CHERYL CRABB is a fiction writer and journalist. Her debut novel, The Other Side of Sanctuary, was published by Adelaide Books of New York in January of 2020. She is a recent graduate of the MFA in Writing program at Vermont College of Fine Arts and has a master’s degree from the Medill School of Journalism at Northwestern University. Her work has appeared in various publications, including the Hartford Courant and in The Atlanta Journal-Constitution where she reported as a staff writer. Cheryl has volunteered with 826michigan, a non-profit organization that inspires school-aged students throughout Ann Arbor, Ypsilanti, and Detroit to write and skillfully and confidently. She and her family live in Northville and frequently visit the Sleeping Bear Dunes along Lake Michigan where the book is set in the fictional town of Sanctuary. http://www.cherylcrabb.com/
MARLIN M. JENKINS was born and raised in Detroit and is the author of the chapbook Capable Monsters (Bull City Press). His poetry has been given homes by Indiana Review, The Rumpus, Iowa Review, Waxwing, TriQuarterly, New Poetry from the Midwest, and the forthcoming Arab Love Poems anthology. He has worked as a teaching artist with young writers at Inside Out Literary Arts in Detroit and the Neutral Zone in Ann Arbor. He earned his MFA in poetry at the University of Michigan, where he then taught writing and literature and was nominated for the Ben Prize for outstanding teaching of writing. He currently lives in Saint Paul, Minnesota.
CAROLINE MAUN is an associate professor of English at Wayne State University in Detroit, Michigan. She teaches creative writing and American literature and is the Chair. Her poetry publications include the volumes The Sleeping (Marick Press, 2006), What Remains (Main Street Rag, 2013), and three chapbooks, Cures and Poisons and Greatest Hits, both published by Puddinghouse Press, and Accident, published by Alice Greene & Co. Her poetry has appeared in The Bear River Review, The MacGuffin, Third Wednesday, Peninsula Poets, and Eleven Eleven, among other places. http://www.carolinemaun.com/
DANIELLA TOOSIE-WATSON is a poet, visual artist and educator from New York. She has received fellowships and awards from the Callaloo Creative Writing Workshop, the InsideOut Detroit Literary Arts Project, The Watering Hole, and the University of Michigan Hopwood Program. Her poetry has appeared in Callaloo, Virginia Quarterly Review and SLICE Magazine and is forthcoming in the anthology The BreakBeat Poets Volume 4: LatiNEXT. Daniella holds a BA in English from the College of Saint Rose and received her MFA from the University of Michigan Helen Zell Writers’ Program.
Come with questions, a work in progress, or an empty notebook. All writers are welcome in this casual, supportive environment. This month, author Alex Kourvo will be joined by Molly Raynor, who specializes in poetry. Both authors will answer questions, share resources, and provide private, one-on-one critiques if you choose to have them read your work. Sharing your writing with other attendees is not required and is completely voluntary.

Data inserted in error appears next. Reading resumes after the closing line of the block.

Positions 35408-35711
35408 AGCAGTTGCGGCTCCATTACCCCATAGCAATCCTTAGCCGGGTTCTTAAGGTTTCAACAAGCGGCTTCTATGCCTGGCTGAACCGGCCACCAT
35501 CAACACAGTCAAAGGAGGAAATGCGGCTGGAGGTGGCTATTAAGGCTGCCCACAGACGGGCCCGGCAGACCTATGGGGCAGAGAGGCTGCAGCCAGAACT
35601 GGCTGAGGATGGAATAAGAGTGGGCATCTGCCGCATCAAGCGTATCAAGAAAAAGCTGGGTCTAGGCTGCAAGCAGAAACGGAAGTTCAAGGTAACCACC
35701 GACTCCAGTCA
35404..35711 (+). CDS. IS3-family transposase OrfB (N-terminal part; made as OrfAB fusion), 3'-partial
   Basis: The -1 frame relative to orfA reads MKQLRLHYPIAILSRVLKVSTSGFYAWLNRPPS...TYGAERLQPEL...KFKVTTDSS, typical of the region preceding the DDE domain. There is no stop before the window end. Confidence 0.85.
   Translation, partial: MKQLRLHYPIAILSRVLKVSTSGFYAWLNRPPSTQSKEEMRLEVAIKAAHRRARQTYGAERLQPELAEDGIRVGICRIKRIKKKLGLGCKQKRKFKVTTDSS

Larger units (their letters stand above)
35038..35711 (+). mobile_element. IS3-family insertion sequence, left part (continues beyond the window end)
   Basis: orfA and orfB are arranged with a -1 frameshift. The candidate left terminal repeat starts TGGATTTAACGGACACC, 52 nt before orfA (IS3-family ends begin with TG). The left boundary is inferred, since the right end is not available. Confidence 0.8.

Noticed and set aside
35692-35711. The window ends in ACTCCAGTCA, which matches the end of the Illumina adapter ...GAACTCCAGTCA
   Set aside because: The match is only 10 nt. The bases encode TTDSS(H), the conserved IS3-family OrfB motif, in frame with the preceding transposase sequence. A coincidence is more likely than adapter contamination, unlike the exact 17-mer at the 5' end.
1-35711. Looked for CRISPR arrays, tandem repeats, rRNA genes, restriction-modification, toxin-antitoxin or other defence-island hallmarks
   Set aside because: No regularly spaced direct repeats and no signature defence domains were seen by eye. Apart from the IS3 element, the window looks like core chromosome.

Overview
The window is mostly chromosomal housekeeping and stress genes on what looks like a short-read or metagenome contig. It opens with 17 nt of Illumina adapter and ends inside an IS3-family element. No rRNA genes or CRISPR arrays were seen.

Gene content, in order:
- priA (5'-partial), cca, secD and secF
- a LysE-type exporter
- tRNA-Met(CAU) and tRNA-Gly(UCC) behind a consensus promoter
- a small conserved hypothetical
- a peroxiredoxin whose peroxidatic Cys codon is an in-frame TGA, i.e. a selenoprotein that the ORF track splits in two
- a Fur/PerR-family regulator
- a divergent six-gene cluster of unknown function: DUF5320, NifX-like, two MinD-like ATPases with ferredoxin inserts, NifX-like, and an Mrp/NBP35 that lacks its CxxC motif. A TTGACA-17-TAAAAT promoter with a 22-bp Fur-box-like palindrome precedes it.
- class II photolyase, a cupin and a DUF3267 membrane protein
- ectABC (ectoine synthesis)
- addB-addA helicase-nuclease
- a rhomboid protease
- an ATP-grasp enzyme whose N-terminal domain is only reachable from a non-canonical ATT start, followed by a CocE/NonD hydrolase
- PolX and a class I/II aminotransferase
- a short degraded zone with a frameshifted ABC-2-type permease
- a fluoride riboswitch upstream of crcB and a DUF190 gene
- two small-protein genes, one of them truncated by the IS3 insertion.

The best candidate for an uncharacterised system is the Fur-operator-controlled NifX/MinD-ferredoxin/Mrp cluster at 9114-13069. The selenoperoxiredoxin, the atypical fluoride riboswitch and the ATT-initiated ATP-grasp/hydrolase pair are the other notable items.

The Emerging Writers Meet-Up is an excellent opportunity to meet your fellow Ann Arbor writers and get feedback from published authors. This monthly meet-up welcomes all writers to ask questions, connect with other writers, or simply have a dedicated time and place to work on their projects. Do you have a completed manuscript? Consider submitting it to the library’s new imprint, Fifth Avenue Press.
We welcome poet and scholar Adam Falkner in support of his debut full-length collection, The Willies.
About the collection: The Willies, poet and scholar Adam Falkner’s first full-length collection, offers a sharp and vulnerable new portrait of the journey into queerhood in America. In a voice that Dr. Cornel West heralds as “prophetic in bleak times,” Falkner departs from a more familiar coming out narrative to center the stories of several dueling selves. Masquerading white boy. Child of an addict. Closeted varsity athlete. Grief-struck friend. Through snapshots of “Willies” both tragic and humorous, merciless and humane, Falkner offers powerful new ways of understanding the intersectional linkage that binds queer shame to cultural appropriation. The Willies traverses Wu-Tang Clan listening parties to pine forests in the Catskill Mountains to rehab waiting rooms to depict the various costumes we hide within toward navigating the legacies of toxic masculinity, and the many interior tensions synonymous with queer life. At it’s core, The Willies asks us to consider not Who will we become if we give name to that which scares us? but rather Who might we become if we do not?
Dr. Adam Falkner is a poet, educator and arts & culture strategist. He is the author of Adoption (Winner of the 2017 Diode Editions Chapbook Award) and The Willies (Button Poetry, 2020), and his work has appeared in a range of print and media spaces including on programming for HBO, NBC, NPR, BET, in the New York Times, and elsewhere. A former high school English teacher in New York City’s public schools, Adam is the Founder and Executive Director of the pioneering diversity consulting initiative, the Dialogue Arts Project, and Special Projects Director for Urban Word NYC.
Open-mic storytelling competitions. Open to anyone with a five-minute story to share on the night’s theme. Come tell a story, or just enjoy the show!
6:30pm Doors Open | 7:30pm Stories Begin
*Tickets for this event are available one week before the show, at 3pm ET.
*Seating is not guaranteed and is available on a first-come, first-served basis. Please be sure to arrive at least 10 minutes before the show. Admission is not guaranteed for late arrivals. All sales final.
COLD: Prepare a five-minute story about the time you got the goosebumps or the sniffles. Wintry months with the shortest days. Frosty nights or attitudes. Stories of ice and sleet, stews, cocoa, and cabin fever. Unfriendly encounters that caused a chill to run up your spine.
Join local author Anna Krushelnitskaya for a discussion of her new book Cold War Casual – a collection of transcribed oral testimonies and interviews gathered from American and Russian citizens who lived during the Cold War. Cold War Casual delves into the impact of the conflict—including the government propaganda—on the attitudes of regular citizens on both sides of the Iron Curtain.